The magnesium is the best nutrient for acne, with 14% of the RDI, thrashing broccoli and celery at 4%. It looks feeble compared to vitamin A, but it’s actually stronger given how hard well-absorbed sources of magnesium are to find. Nettle magnesium is well absorbed too, because nettles contain little to no oxalates.
There’s also 40% of the RDI for calcium. Calcium isn’t a special mineral for acne itself, but crumbling bones aren’t much fun and if you’re dairy sensitive, you need alternative sources.
The other big feature is nettle’s antioxidants. The profile is varied, with the aforementioned lignans like isolariciresinol, and tons of specific antioxidant types including quercetin, quinic acid, terpenes, violaxanthin, kaempferol, rutin, and isorhamnetin. There’s also small amounts of serotonin, maybe to make the nettles feel happy while they sting people. The precise ORAC score is unknown; the scientists probably all ended up in hospital.
Overall, the nettle plant is far from a pimple killing monstrosity. Its nutrition is strong but overhyped; its strong flavour and wildness make the hidden compounds it relies on for survival our best bet. For example, what else will those unique SHBG-binding lignans accomplish?
How to become a nettle-munching lunatic
If you develop a sudden urge to eat nettles, how do you succeed without entering a world of pain? The nettle plant’s sting doesn’t come from spikes like a thistle, but hundreds of tiny, hollow hairs lining the stems and undersides of the leaves.
Within each hair is a waiting mixture of chemicals, including histamine, acetylcholine, and formic acid. When you brush past the hairs, they immediately burst, exposing sharp syringe-like points which lace your skin with the swelling and painful concoction.
Luckily, cooking nettle leaves neutralises these chemicals and their sting. Since nettles require no oxalates nor defensive toxins, cooking them with the harshness of kale is unnecessary. However, you should boil nettles for five minutes to deactivate every last drop of poison. Cooking decreases the calcium and antioxidants, but only slightly, while the vitamin A stays fairly constant.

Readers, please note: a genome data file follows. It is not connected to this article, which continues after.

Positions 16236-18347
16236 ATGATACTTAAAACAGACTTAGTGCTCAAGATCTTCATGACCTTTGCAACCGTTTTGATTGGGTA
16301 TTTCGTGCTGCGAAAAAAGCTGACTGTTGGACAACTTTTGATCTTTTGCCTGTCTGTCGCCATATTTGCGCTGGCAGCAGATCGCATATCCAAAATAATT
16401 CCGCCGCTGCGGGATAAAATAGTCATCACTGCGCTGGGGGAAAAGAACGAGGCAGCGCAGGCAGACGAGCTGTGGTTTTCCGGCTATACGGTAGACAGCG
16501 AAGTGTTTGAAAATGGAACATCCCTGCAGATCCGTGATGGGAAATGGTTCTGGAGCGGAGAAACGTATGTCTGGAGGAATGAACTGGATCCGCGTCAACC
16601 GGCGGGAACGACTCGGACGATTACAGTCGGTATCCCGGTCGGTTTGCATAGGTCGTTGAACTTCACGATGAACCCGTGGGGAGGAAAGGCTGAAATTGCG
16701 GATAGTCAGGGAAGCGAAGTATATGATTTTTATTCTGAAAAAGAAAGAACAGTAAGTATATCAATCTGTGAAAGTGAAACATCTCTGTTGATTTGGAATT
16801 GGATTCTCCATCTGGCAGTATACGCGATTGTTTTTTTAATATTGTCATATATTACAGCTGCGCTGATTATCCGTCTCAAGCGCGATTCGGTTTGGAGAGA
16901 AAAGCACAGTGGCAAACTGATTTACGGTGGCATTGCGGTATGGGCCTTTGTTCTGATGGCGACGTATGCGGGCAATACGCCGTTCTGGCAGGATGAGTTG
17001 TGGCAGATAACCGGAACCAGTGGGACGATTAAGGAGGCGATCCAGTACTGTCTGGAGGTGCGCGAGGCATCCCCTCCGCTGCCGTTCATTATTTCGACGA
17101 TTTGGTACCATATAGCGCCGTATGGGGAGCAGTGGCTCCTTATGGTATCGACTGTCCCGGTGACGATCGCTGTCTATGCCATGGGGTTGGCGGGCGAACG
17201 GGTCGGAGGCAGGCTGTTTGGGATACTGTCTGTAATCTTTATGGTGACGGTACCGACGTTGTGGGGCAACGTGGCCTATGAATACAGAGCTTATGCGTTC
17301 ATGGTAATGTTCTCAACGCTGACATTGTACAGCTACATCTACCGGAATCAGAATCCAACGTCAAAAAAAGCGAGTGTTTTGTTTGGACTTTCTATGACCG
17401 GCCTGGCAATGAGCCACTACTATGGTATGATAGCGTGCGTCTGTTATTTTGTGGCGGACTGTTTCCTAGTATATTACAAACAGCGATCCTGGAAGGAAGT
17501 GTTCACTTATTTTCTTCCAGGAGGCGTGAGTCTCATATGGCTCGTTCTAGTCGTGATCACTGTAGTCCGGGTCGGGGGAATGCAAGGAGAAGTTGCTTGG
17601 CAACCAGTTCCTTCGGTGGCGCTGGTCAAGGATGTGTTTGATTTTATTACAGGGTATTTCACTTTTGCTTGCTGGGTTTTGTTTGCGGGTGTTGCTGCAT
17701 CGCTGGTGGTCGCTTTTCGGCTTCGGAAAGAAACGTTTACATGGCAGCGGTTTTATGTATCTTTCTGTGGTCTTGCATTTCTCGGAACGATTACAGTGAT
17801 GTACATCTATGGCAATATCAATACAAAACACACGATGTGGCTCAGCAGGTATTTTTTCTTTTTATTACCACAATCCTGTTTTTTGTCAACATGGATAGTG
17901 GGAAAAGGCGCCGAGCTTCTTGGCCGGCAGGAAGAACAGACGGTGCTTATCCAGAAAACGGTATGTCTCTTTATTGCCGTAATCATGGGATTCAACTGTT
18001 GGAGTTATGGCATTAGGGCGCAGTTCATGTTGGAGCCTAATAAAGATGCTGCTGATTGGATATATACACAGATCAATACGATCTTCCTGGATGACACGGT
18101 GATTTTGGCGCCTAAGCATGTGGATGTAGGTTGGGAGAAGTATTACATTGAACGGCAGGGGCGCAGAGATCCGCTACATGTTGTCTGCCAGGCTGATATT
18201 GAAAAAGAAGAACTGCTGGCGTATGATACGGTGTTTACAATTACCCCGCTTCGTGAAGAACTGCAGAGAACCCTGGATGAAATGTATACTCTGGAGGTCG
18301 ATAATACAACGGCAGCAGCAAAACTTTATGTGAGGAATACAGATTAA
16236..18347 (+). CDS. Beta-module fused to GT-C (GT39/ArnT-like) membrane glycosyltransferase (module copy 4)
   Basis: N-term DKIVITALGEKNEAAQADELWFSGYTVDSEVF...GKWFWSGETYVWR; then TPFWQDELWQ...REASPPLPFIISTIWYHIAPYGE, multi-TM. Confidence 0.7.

What about nettle tea? Certain health shops sell dried nettle in tea bags, and if you’re a heavy tea drinker, this is a great option.
Of course, you might want the thrill of finally conquering this annoying plant too. While picking, nettle lovers recommend that you pick nettles using tongs, but gloves are sufficient. The nettle hairs do not lose their poisonous properties once harvested. They remain on the leaves, so be careful. People have been stung through plastic bin bags carrying harvested nettles; they never give up.
The verdict on nettle root
Firstly, the DHT connection is weak and unclear. If you’re drinking nettle tea to combat oily skin, you’re making a big mistake. Licorice or saw palmetto beat nettle root with ease, as do DHT inhibiting topical treatments like sea buckthorn oil.
Meanwhile, the anti-inflammatory properties and nutrients, are interesting but nothing special. As a wild plant which you can harvest while enjoying the feeling of being a prehistoric caveman, dandelions are easily superior. They contain over 300% of the daily allowance for vitamin A and are extremely rich in antioxidants like lutein. Plus, they’re not waging war on humanity; they’re so easy to pick.
In the unlikely prospect that you love the taste of nettles, they’re fine to eat, and you can add them to meals if you’re a recipe maniac.
But I would only ever recommend supplementing with nettles for an experiment, simply because you have higher priorities.
Thanks for reading!